|All about malabsorption syndrome causes of malabsorption symptoms of malabsorption diagnosis of malabsorption treatment for malabsorption celiac disease gluten causes of celiac disease symptoms of celiac disease celiac disease diagnosis treatments for celiac disease celiac disease and gluten-free diet lactose intolerance causes of lactose intolerance symptoms of lactose intolerance diagnosis of lactose intolerance treatment of lactose intolerance lactose-free diet Whipple's disease causes of Whipple's disease symptoms of Whipple's disease diagnosis of Whipple's disease treatment for Whipple's disease
What causes lactose intolerance?
Lactose is a disaccharide, which means that it is composed of two other sugars bound together. In order for lactose to be absorbed, it must be split into those two smaller sugars. This split is performed by an enzyme called lactase, which is present in the lining of the small intestine. If the levels of the lactase enzyme are low or absent, then that splitting does not
occur. The lactose is fermented by the bacteria in the large intestine and this produces excess gas and stomach rumbling and leads to diarrhoea.
The normal mammalian condition is for the young to lose the ability to effectively digest milk sugar (lactose) at the end of the weaning period (a species-specific length of time usually equal to roughly 3% of lifespan). It has been established that certain human populations have undergone a mutation on chromosome 2 which results in a bypass of the normal shutdown in lactase production, allowing members of these groups to continue consumption of fresh milk and fresh milk products throughout their lives.
Without lactase, the lactose in milk remains uncleaved and unabsorbed, and instead gut bacteria metabolise it, producing copious amounts of gas by fermentation. This causes a range of unpleasant abdominal symptoms, including stomach cramps, flatulence and diarrhea. Like other unabsorbed sugars, e.g. mannitol, the lactose raises the osmotic pressure of the colon contents, preventing the colon from resorbing water and hence causing a laxative effect to add to the excessive gas production. Lactase activity is high in babies and declines as the amount of milk in the diet decreases. Some people may have very low lactase levels but not have any symptoms.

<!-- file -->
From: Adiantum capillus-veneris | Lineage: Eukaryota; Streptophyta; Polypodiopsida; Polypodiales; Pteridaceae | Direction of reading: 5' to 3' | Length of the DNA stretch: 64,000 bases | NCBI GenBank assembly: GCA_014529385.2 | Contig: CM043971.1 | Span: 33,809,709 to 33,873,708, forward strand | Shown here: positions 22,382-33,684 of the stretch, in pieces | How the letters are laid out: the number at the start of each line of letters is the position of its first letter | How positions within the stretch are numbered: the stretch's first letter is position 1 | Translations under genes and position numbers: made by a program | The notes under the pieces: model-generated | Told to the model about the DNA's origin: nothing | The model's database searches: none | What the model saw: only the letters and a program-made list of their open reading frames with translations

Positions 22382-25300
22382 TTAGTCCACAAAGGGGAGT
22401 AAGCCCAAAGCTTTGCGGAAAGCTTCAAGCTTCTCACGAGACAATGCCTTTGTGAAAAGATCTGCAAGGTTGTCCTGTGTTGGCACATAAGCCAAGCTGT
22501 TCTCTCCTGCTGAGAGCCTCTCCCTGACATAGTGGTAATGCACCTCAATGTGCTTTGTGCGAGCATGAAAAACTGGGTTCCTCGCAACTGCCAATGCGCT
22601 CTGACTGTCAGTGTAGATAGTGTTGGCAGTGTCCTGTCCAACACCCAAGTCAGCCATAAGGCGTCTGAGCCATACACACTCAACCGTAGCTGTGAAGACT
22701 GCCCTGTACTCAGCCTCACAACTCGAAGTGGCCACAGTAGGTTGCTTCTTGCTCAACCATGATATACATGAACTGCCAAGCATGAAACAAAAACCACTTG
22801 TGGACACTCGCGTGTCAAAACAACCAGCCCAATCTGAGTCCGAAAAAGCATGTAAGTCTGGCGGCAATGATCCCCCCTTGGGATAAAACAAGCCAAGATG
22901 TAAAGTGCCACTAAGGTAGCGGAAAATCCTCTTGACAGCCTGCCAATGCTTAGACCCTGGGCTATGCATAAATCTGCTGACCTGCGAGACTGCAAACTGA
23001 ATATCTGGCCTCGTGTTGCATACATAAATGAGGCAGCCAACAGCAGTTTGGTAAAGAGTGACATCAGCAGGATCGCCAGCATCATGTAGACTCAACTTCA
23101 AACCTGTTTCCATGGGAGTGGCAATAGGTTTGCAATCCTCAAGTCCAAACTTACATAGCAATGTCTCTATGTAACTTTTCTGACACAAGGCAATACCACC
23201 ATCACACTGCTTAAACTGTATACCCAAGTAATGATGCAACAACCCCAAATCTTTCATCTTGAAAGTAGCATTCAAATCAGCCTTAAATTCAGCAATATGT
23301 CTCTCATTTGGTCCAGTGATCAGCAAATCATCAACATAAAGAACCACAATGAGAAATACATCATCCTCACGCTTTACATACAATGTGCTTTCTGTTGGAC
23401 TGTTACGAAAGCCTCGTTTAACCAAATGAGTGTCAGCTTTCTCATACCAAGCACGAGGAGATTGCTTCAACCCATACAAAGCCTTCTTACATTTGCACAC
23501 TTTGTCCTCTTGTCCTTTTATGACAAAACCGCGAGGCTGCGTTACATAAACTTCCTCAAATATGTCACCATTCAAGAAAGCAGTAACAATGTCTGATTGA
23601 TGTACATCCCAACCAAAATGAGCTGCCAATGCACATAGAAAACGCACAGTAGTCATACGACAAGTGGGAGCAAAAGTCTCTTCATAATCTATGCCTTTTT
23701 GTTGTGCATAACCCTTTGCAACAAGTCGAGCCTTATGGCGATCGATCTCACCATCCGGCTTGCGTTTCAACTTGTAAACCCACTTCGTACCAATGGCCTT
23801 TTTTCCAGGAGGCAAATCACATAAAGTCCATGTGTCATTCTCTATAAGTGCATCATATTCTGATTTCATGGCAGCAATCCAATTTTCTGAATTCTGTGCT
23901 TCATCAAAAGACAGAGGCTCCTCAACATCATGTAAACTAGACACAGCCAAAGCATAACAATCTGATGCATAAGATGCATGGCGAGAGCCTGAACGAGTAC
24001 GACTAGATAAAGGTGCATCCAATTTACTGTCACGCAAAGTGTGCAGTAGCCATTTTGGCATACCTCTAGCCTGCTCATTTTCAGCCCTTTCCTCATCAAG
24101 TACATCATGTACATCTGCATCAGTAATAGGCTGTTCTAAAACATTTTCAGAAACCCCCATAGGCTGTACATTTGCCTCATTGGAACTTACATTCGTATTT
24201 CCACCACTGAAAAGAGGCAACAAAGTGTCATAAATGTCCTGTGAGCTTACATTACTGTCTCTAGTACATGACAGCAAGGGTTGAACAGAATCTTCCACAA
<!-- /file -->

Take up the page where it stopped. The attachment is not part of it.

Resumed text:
There are two ways by which lactose intolerance can be acquired. Primary lactase deficiency/non-persistence is a genetically inherited, age-related decrease in lactase activity, which normally becomes apparent between the ages of 5-20 years. It is not a condition of early childhood. The loss of lactase activity is rarely total, but decreases to 10-30% of the initial level of the enzyme activity. In primary lactase deficiency, the decrease in enzyme activity is permanent and cannot be induced by large quantities of lactose (by lactose ingestion). Secondary lactase deficiency is a transient state of lactase deficiency due to damage to the lining of the intestine where the lactase is produced. This damage can be caused by a severe bout of gastroenteritis, malnutrition, uncontrolled coeliac disease, inflammatory bowel disease, cancer or toxins. Although lactose intolerance is mainly present in the adult population, temporary secondary lactose intolerance can occur in babies and young children following gastroenteritis or other forms of infection affecting the intestinal tract. The symptoms of secondary lactose intolerance normally disappear when the intestinal wall has recovered from the injury, normally within 2-4 weeks.
More information on malabsorption (celiac disease, lactose intolerance, Whipple's disease)
What is malabsorption? - Malabsorption is the inability to absorb nutrients through the gut lining into the bloodstream. Malabsorption is the failure of the GI tract to absorb one or more substances from the diet.
What causes malabsorption? - The causes of malabsorption include cystic fibrosis, lactose intolerance, celiac disease, Whipple disease, acrodermatitis enteropathica, biliary atresia, pernicious anemia.